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  • There must be a better way...

    Any suggestions on avoiding or retouching halos? I have a decent camera and good glass, but when I sharpen...even a little I see those dreadful halos. I typically used layer>desaturate>a little highpass filer and overlay to sharpen which does a good job, but I hate the halos. Typically I shot low ISO as well so I have little nose. I have cloned them out, but that really takes time. I can post a pic if you wish, but can't do so until Friday - out of town the rest of the week (still will be checking in, but no posts, and now access to webinars like Wed!..)

  • #2
    Re: There must be a better way...

    Skydog, with HP sharpening you have no control over the amount of sharpening or the threshold. You would be much better off using Filter>Unsharp Mask and immediately after hitting the OK button, go Edit>Fade Unsharp Mask and just change the Blend Mode to Luminosity. That will prevent the halos and you will have a lot more control over what you sharpen and to what degree you sharpen it.
    Regards, Murray

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    • #3
      Re: There must be a better way...

      Smart Sharpen in Lens Blur correction mode.

      Or just use lower radii.

      Comment


      • #4
        Re: There must be a better way...

        I don't think it's fair to say there is no control over the amount of sharpening or threshold with high pass... I've used it for years, along with other sharpening techniques. One thing that can be done about halos is to reduce the opacity of the HP layer a bit, then go into the Blend If... dialog and reduce the white sliders (split them by holding the Alt/Opt key to grade the amount of blending).

        You can also target specific channels using the HP method along with the Blend If sliders; just choose the channel you want to affect. Note that this may exaggerate chroma noise, but depending on your output intent, this may not matter.

        Another trick is to try using Hard or Soft Light blending, or use the results of the HP without a blend mode as an alpha channel for targeted sharpening.

        Of course, having said all of this, I really do prefer Smart Sharpen (or better - do it in CR for general stuff, then output-specific sharpening in PS).

        Comment


        • #5
          Re: There must be a better way...

          I use smart sharpen, the amount set to around 50, radius set small so I don't get the noticeable halos (often .5 to 1.0). I have worked with high pass, but smart sharpen just seems to work fine for me. So my normal workflow is to set the amount around 50 and then move the radius to taste.

          The only time I use a high radius is when an image is really soft and I want to give the illusion of being a little sharper, so then it is set the radius first to visually match the width of the 'blur', and then set the amount to taste - that it is usually in combination with masks/blending modes etc....

          When I used the high pass filter technique I always put the high pass layer in overlay mode before I ran the high pass filter so I could see the sharpening as I moved the slider.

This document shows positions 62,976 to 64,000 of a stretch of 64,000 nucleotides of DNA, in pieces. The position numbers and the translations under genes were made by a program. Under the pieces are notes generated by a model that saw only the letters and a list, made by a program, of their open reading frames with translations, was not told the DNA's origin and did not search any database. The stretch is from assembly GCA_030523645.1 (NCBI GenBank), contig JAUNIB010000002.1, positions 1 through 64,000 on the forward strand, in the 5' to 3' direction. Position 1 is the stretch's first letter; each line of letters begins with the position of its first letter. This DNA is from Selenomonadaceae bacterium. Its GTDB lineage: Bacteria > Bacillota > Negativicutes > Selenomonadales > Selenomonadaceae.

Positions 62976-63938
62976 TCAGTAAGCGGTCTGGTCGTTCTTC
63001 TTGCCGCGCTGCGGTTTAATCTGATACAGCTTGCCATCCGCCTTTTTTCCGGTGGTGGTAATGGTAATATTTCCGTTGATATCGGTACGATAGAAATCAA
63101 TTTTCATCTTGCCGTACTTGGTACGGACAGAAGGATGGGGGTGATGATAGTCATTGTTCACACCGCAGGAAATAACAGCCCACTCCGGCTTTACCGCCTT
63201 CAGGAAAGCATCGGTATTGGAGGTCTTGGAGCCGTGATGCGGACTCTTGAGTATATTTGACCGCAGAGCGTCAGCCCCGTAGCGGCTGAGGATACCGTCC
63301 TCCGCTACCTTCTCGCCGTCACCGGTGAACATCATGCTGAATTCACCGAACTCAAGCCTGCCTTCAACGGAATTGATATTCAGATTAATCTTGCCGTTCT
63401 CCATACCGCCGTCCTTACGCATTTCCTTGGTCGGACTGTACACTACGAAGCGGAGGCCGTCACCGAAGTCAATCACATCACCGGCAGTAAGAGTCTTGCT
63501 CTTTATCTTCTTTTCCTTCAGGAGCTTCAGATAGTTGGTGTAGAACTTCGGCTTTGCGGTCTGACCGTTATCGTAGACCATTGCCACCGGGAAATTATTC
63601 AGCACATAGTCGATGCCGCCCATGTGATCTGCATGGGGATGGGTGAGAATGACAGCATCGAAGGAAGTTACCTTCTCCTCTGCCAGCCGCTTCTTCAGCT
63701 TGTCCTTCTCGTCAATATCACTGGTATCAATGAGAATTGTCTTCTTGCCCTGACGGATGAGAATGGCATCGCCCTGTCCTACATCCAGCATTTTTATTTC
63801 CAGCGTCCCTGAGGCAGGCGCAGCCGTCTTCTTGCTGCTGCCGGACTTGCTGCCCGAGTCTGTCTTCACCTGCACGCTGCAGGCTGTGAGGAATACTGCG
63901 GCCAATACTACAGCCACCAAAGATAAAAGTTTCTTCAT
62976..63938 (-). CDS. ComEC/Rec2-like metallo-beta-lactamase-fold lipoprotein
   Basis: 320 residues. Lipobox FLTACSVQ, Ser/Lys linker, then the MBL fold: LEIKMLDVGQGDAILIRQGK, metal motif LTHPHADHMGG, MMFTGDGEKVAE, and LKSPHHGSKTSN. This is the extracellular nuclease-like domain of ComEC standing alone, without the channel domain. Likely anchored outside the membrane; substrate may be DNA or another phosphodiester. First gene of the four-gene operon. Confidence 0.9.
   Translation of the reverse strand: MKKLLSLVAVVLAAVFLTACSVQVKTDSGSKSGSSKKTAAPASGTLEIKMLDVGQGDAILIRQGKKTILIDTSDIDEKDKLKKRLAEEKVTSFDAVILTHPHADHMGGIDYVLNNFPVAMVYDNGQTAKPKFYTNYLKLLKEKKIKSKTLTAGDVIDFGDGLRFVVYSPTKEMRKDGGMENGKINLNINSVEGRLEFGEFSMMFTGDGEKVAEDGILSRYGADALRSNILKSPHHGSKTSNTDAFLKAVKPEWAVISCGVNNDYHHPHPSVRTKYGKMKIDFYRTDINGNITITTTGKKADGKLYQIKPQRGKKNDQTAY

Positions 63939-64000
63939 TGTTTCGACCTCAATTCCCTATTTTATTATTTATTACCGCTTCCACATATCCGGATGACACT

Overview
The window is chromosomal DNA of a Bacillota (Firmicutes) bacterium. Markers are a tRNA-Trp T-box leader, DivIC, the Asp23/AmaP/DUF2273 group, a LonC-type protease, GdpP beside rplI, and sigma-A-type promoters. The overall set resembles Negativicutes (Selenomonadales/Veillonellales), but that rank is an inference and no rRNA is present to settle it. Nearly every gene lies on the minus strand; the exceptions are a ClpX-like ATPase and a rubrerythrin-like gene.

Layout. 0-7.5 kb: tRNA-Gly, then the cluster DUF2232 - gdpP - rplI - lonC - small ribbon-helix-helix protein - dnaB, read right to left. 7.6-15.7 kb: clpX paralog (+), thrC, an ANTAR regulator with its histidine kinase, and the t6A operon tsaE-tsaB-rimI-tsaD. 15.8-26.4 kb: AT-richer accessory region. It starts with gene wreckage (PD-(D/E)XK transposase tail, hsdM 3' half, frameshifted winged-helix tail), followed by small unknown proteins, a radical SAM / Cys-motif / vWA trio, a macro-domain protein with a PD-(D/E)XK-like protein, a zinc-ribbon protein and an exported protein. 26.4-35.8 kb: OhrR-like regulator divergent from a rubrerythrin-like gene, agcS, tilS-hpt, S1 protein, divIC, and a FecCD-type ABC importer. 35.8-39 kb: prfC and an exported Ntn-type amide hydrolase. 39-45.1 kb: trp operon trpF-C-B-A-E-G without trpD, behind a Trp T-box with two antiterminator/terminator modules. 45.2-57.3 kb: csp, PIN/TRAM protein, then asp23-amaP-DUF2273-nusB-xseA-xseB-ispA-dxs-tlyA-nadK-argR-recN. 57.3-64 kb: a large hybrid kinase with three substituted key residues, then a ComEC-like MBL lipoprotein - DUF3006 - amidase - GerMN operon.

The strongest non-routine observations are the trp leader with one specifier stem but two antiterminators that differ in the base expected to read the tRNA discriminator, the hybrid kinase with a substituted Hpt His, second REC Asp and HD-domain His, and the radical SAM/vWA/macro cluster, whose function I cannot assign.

I am sure you get this, but for other readers, always judge true sharpness by the detail you see, not the appearance of sharpness due to local contrast ... how easily can you count the eye lashes? kind of questions need to be asked when judging image sharpness. Good camera and decent glass is a tricky thing / doesn't guarantee anything, if a lens or image is ever so slightly soft for ANY reason, then digital will amplify that loss of detail because of the RGB sensors being in an array and the camera's image processor having to 'put' the image back together (this will magnify softness because some of the camera's guesses will be off), the only way you can rule out that variable is from testing ... I have a Nikor 50mm f1.4, I shot a theater job - the images were soft, then I tested and I was amazed at how soft it got in a hurry wide open, 2.0 was reasonably sharp and anything more open is kind of disgusting ... lenses can go soft at the smaller openings also and then the variables of camera movement and sensor size...

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          • #6
            Re: There must be a better way...

            I've picked up a tip from Olaf Giermann: Dealing with light halos: dup layer and blend darken, with dark once, blend lighten...

            Comment


            • #7
              Re: There must be a better way...

              Would someone be able to post up an example of what one of these halos looks like?

              Thanks

              Comment


              • #8
                Re: There must be a better way...

                Here is an example...
                Attached Files

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                • #9
                  Re: There must be a better way...

                  Thanks for the ideas. The method I have been using I picked up from another source thinking it was a good one. Since then I stopped fooling around with the others until I realized how much distortion I was getting when I zoomed into the photo.

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                  • #10
                    Re: There must be a better way...